News & Events
Recent News and Events
In ongoing research, Dr. Jeffrey Phillips has been working to identify new treatments for a devastating form of cancer in horses. Dr. Phillips leads a collaborative research group that is studying a new treatment for equine melanoma. Melanomas are among the most common tumors noted in horses comprising ~15% of all skin tumors. These tumors occur in all breeds and colors of horses but are most commonly seen in grey horses, reaching incidence rates as high as 80% in older animals. Because many horses present for treatment of their tumors with locally advanced, non-resectable tumors, effective non-surgical therapies are clearly needed to improve survival in these patients. Ideally, these therapies would include drugs that have not only local but also systemic activity to either treat or prevent disease spread. Therapies that target tumor-specific “factors” have the potential to not only treat but to potentially prevent the development of tyrosinase-expressing tumors.
The goal of this Morris Animal Foundation (D12EQ-037) funded project is to evaluate a new type of vaccine to treat horses with melanoma. This vaccine has been previously reported to be effective in treating melanoma in dogs. To accomplish our goal we proposed a study wherein the vaccine was used in gradually escalating doses in horses that had been diagnosed with melanoma. Horses are then evaluated for effective response to vaccine, immunologic response, and side effects. Effective response to vaccine would be determined based on changes in the tumor. Immunologic response would be evaluated using serum antibody titers and measures of cell-mediated response.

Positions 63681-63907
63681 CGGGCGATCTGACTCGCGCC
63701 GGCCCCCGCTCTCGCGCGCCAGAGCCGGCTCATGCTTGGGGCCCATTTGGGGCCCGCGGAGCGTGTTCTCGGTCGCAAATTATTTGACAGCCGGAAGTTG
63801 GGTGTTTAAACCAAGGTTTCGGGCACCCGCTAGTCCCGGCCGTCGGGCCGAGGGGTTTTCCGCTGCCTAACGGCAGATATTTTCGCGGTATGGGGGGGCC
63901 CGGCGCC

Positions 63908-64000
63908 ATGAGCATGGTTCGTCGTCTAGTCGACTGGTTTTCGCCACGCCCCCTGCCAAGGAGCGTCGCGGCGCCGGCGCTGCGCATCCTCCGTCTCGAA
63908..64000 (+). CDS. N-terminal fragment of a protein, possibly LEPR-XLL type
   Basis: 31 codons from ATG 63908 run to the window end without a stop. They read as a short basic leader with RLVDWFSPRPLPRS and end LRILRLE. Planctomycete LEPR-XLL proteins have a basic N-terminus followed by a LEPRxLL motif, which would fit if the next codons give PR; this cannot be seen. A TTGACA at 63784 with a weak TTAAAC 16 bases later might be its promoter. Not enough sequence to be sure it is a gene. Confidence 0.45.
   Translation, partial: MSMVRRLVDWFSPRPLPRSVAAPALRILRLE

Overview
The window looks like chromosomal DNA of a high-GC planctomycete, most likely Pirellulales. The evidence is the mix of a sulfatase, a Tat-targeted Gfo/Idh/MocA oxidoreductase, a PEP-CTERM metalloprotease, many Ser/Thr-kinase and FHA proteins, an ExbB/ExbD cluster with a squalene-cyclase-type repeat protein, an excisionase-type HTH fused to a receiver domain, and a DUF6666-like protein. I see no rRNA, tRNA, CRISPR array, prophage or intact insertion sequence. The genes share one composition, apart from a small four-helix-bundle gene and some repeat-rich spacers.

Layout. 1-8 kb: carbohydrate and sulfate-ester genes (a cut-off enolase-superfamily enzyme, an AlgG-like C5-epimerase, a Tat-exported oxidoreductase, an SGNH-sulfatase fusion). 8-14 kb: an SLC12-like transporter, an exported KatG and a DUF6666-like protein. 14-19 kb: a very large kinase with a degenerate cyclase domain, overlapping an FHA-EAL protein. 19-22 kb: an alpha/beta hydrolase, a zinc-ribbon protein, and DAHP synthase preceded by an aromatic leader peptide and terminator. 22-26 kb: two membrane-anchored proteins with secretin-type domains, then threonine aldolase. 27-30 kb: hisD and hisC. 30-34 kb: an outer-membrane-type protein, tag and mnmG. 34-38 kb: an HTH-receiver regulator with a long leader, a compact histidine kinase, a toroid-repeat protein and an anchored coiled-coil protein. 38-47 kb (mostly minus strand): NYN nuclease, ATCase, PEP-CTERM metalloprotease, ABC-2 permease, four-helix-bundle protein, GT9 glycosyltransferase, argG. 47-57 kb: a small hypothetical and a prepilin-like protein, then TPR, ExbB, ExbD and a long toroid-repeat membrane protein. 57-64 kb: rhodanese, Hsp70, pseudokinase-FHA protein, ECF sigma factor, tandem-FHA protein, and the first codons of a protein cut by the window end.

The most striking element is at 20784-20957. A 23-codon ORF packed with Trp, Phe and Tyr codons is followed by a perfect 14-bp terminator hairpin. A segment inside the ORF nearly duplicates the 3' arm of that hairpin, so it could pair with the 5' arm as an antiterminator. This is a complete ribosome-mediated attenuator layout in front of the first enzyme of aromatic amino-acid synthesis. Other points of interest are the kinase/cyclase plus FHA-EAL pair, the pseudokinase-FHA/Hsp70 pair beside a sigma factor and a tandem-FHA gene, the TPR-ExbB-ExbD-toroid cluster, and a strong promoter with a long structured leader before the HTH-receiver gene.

To date, we have accrued and treated the first two cohorts of patients for this project. These horses have been closely monitored for side effects and evidence of beneficial response. Virtually every horse has demonstrated substantial improvement following treatment. In some cases, benefit has been seen as early as two weeks after initiation. We are moving forward with the recruitment of additional cases and expect to be able demonstrate that the vaccine is safe and effective for the treatment of equine melanoma.
Anti-tumor cellular infiltrate in treated horses. (Image provided by Dr. John Biggerstaff, co-investigator).
A melanoma in a grey horse both before and after therapy with marked improvement noted.